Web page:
On a grocery run across Pittsburgh with my brother-in-law a few years back, he pointed at the white truck in the next lane.
“Look at that Fed Ex truck,” Bill instructed. I did.
“Do you see the arrow?”
I stared at the truck. There was nothing but the company name on the side of it. I didn’t see any arrow.
“Come on,” he said. “Look at the logo.”
I looked harder this time, wondering what he was talking about. But wait, something was emerging, blinking out of the letters. Suddenly I saw it. Sure as anything, there was an arrow buried in the logo.
I have seen this logo on packages, storefronts, billboards, and trucks passing by for as long as I can remember. I had never before seen any arrow.
“Young people usually pick it out right away,” Bill told me. The older you are, he said, the less likely you are to see it.
I was glad I didn’t fail his test of youth. But mostly I was thrilled to have discerned what was buried in the negative space.
Intriguing to imagine an artist mulling over FedEx’s design challenge, eventually landing on an arrow as the best way to convey movement of goods from one place to another, the crux of their business. The designer managed to bury the symbol between two letters in a deceptively simple font, without appearing to make any effort to cram an arrow in between. Achieved like the best literature, like Hemingway writing a story about abortion without ever mentioning it.
Ms. Weinstein used to have us make drawings based on the negative space principle.
“Show me the subject of your picture without drawing a single line of it,” she’d say. Meaning: show me a house, but draw only the clouds behind it, the maple tree in the backyard, the neighborhood beyond; use charcoal smudges, ink cross-hatchings, whatever you like, but only work up to the edge of your subject. You couldn’t make a sloping line for the roof nor a vertical line for the walls; you could only shade the sky and clouds and trees that frame it, leaving a hole in the picture where the house in your mind existed. Show as much as you could using nothing at all.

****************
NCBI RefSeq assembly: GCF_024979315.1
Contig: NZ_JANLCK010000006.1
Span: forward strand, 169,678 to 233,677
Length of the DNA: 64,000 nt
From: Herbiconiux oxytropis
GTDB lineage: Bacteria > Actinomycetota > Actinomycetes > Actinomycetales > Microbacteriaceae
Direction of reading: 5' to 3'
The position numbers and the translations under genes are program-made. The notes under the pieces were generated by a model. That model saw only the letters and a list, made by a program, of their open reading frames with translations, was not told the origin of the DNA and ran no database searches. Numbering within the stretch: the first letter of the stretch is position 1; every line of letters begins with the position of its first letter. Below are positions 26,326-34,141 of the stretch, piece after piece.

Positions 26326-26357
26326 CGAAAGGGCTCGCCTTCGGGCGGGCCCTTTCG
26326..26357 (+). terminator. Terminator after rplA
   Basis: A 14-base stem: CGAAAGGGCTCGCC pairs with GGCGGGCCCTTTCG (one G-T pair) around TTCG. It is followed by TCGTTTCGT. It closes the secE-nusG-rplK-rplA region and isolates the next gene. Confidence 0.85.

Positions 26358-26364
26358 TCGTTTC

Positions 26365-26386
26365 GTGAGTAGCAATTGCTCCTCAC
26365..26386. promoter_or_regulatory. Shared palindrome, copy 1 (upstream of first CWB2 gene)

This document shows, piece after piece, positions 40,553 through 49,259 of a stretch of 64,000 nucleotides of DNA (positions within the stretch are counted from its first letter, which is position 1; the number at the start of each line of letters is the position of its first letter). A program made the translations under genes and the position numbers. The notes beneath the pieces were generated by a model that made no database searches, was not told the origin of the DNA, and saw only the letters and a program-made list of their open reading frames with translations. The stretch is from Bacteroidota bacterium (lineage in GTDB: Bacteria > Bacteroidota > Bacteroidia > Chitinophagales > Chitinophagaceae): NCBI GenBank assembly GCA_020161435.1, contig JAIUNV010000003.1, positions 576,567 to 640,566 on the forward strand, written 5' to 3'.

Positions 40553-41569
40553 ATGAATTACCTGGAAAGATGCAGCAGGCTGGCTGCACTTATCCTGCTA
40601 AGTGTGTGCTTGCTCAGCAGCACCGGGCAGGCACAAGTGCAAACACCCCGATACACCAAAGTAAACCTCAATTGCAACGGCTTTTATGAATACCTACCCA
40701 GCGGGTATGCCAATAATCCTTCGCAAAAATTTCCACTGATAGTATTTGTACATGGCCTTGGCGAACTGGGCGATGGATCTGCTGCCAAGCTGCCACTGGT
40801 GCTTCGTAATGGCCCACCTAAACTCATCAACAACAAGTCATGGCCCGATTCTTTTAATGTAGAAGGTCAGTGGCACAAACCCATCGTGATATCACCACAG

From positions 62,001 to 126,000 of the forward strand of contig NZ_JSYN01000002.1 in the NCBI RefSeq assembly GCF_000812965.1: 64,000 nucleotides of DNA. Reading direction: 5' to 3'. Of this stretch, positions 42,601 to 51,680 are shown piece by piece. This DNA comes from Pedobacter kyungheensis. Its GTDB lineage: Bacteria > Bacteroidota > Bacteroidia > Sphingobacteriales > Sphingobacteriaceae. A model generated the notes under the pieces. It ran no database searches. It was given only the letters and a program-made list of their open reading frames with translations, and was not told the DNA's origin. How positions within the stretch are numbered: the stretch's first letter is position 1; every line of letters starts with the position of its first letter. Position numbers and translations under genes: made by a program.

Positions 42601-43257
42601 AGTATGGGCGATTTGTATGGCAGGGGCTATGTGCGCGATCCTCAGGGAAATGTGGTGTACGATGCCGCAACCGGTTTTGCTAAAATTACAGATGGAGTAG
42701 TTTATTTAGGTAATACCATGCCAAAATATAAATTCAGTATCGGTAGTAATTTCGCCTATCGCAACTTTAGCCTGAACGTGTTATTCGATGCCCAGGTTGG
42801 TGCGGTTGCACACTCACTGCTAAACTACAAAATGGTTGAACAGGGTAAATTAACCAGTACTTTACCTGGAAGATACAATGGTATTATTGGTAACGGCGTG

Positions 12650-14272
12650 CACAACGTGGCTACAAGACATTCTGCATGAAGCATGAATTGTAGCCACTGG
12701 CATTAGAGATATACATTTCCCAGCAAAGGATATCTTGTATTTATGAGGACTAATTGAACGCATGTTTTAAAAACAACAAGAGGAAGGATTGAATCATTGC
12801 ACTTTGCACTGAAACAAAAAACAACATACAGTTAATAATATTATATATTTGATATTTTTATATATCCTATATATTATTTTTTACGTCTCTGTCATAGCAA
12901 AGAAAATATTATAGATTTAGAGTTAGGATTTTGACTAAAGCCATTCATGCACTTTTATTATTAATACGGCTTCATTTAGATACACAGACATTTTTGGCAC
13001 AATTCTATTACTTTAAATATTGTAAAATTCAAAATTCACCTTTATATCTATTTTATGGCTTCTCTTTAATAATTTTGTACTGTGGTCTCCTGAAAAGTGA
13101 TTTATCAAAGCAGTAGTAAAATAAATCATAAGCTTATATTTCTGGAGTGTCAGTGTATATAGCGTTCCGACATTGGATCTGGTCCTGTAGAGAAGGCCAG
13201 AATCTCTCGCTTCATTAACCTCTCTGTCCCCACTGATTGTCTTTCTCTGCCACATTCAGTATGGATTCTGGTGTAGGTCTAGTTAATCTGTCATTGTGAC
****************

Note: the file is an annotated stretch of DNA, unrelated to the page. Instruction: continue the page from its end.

There can be negative space in music too. At a Macalester concert a few years ago, I enjoyed a composition by a faculty member, a beautiful, twinkly piece that sounded sweet and poignant but I couldn’t have said why.
At intermission I ran into the composer. He said he’d written it around the tune of Somewhere Over the Rainbow, every note in the familiar song represented in his piece by the two notes surrounding the originals, creating that twinkly quality I’d heard. Not a single note of the original tune remained, but every note of his piece hugged the originals, butting up against them, leaving the tune unsung in the negative space of the piece.
“Did you hear the tune?” he asked, his eyes wide with hope.
He wanted me to say yes. He wanted me to succeed, for this would mean his piece had succeeded, but I hadn’t had the key with which to unlock the piece when it was in my ears. Maybe if I could have heard it again with this map to its logic in my hands, I would have heard the tune. But the answer was no. I had not.
I too am engaged in a project of negative space. I have published over a hundred essays on this blog. If you consumed them all with highlighter and pen, gobbled them down like a box of chocolates in one sitting, would you see what’s buried between the letters?
I am the sum of all the things I can’t put into words. I am not the things I write but all that I don’t.
I’ve drawn the sky so close there are times I can almost feel the breeze. The notes fall like darts, nearly grazing my skin.
She wears my love like a see-through dress, sings Bono on the radio, making me shiver. She’s trying to throw her arms around the world.
Can you see me yet?